On recording a video interview and the question of book trailers

Keith Brooke at YouTubeSo… I’ve just recorded my first video interview: 45 minutes of Q&A, split up into four chunks at YouTube.

It was an odd thing to do. I wasn’t really prepared – I hadn’t even realised it was to be a video interview when I agreed to do it. The interview was for the Reddit SF community, and members of that group posted questions and then voted on them, the top dozen or so being sent on to me for the interview. Each of those questions tended to include several sub-questions, hence the length of the finished recording.

My main challenges were technical: I simply didn’t have a computer that could record good quality audio (the video was fine). Added complications included my fiancee being in and out of hospital, various illnesses myself, and sheer pressure of work meaning that it was remarkably difficult to find a slot long enough to do it all in.

I managed, though. I recorded it, and I learnt how to edit the video into chunks, how to add opening and closing title screens, etc. It took me back to when I used to edit educational videos as part of my day job, something I loved doing.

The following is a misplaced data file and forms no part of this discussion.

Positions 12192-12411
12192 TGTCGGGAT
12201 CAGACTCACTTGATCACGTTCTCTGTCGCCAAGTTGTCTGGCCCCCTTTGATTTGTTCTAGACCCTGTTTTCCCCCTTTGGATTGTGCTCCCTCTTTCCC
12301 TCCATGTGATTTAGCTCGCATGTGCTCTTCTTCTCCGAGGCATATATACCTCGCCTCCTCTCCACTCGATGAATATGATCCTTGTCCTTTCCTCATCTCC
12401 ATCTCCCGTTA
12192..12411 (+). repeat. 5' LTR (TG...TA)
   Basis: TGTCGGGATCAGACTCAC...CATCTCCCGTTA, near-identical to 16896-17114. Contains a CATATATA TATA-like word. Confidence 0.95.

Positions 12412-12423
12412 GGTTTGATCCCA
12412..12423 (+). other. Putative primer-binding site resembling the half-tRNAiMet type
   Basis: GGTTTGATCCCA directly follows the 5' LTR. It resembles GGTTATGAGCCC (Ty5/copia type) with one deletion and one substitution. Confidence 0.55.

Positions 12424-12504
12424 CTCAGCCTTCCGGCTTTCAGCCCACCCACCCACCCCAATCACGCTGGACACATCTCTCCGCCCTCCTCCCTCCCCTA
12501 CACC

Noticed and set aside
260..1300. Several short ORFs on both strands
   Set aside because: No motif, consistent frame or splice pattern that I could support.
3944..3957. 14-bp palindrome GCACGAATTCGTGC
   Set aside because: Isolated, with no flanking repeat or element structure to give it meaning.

The end product is very clearly of home-video standard. It’s me talking into a webcam in my front room, looking shifty as I keep checking the other screen for the questions. I’m not sure how well it’ll go down, or if it’s even a better format than written interviews (personally, I’d rather read an interview than sit through a video clip).

It does raise the whole question of vodcasts and book trailers. I’ve been considering doing an infinity plus trailer for YouTube for some time now. Apparently book trailers are becoming an expected thing. Is it really worth it? Do people actually watch them and decide to buy books as a result? It could be interesting to do, but when it comes down to it, it has to justify the time it would require – time that could otherwise be spent on writing.

I’d be very interested to hear from anyone with views on the subject: do you care about book trailers? How might they influence you? Would vodcasts and short interviews be of more interest than a promotional trailer?

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About Keith Brooke and infinity plus

Keith Brooke is a writer of science fiction, fantasy and other strange stuff, and editor and reviewer of same. He is also the publisher at infinity plus, an independent imprint publishing books by leading genre fiction authors. View all posts by Keith Brooke and infinity plus

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